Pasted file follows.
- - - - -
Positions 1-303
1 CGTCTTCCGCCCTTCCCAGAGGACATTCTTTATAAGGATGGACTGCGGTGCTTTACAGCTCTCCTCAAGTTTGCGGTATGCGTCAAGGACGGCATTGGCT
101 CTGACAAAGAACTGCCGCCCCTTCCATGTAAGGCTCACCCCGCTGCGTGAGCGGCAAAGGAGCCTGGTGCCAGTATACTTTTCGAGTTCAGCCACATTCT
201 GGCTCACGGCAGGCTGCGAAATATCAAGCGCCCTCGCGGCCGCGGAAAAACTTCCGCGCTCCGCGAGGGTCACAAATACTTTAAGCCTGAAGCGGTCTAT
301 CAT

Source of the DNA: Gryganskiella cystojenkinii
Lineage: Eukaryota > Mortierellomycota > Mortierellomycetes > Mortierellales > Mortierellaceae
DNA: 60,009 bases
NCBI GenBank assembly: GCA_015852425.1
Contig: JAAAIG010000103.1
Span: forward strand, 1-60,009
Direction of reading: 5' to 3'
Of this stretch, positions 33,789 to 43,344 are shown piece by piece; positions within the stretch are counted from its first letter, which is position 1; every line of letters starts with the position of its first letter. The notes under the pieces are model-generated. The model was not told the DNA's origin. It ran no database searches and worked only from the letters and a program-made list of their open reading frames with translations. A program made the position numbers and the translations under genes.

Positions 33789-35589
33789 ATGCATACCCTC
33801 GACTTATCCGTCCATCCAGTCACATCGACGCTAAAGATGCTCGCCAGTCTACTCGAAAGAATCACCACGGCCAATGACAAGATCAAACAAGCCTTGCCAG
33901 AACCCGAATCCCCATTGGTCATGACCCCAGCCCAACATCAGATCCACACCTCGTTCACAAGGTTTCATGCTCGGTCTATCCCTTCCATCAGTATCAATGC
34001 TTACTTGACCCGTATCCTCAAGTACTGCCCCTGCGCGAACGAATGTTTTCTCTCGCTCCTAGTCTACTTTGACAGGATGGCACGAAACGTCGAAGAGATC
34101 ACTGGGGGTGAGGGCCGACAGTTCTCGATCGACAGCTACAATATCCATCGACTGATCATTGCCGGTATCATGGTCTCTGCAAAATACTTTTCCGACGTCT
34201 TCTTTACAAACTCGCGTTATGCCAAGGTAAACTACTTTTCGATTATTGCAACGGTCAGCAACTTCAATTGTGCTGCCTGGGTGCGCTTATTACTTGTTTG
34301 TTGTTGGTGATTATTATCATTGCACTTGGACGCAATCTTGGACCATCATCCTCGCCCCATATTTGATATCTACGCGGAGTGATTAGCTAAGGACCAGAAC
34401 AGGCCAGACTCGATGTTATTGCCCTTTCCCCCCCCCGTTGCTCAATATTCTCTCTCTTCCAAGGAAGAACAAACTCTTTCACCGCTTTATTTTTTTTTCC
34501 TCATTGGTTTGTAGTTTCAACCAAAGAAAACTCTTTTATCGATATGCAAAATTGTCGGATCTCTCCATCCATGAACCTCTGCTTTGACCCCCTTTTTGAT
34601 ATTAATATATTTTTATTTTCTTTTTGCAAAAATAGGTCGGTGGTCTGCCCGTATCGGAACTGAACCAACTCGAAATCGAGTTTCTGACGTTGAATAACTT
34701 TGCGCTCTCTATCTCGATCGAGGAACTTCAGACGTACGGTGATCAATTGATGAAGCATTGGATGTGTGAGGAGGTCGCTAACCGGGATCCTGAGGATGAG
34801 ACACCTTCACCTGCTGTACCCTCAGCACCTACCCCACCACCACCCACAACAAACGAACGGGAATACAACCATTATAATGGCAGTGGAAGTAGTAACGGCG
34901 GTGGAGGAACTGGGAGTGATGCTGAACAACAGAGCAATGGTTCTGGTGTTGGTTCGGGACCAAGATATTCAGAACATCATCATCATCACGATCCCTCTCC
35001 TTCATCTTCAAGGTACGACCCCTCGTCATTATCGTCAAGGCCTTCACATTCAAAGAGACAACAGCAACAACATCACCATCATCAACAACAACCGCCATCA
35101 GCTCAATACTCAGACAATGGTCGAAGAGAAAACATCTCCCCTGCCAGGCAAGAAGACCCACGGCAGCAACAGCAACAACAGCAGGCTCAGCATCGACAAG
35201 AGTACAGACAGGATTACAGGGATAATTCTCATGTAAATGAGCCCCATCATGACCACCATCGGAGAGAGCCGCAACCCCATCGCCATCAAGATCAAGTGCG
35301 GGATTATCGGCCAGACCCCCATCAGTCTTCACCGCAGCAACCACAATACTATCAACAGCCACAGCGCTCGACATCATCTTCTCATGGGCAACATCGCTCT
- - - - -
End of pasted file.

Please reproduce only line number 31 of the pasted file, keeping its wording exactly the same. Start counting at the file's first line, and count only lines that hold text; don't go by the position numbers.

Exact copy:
35301 GGATTATCGGCCAGACCCCCATCAGTCTTCACCGCAGCAACCACAATACTATCAACAGCCACAGCGCTCGACATCATCTTCTCATGGGCAACATCGCTCT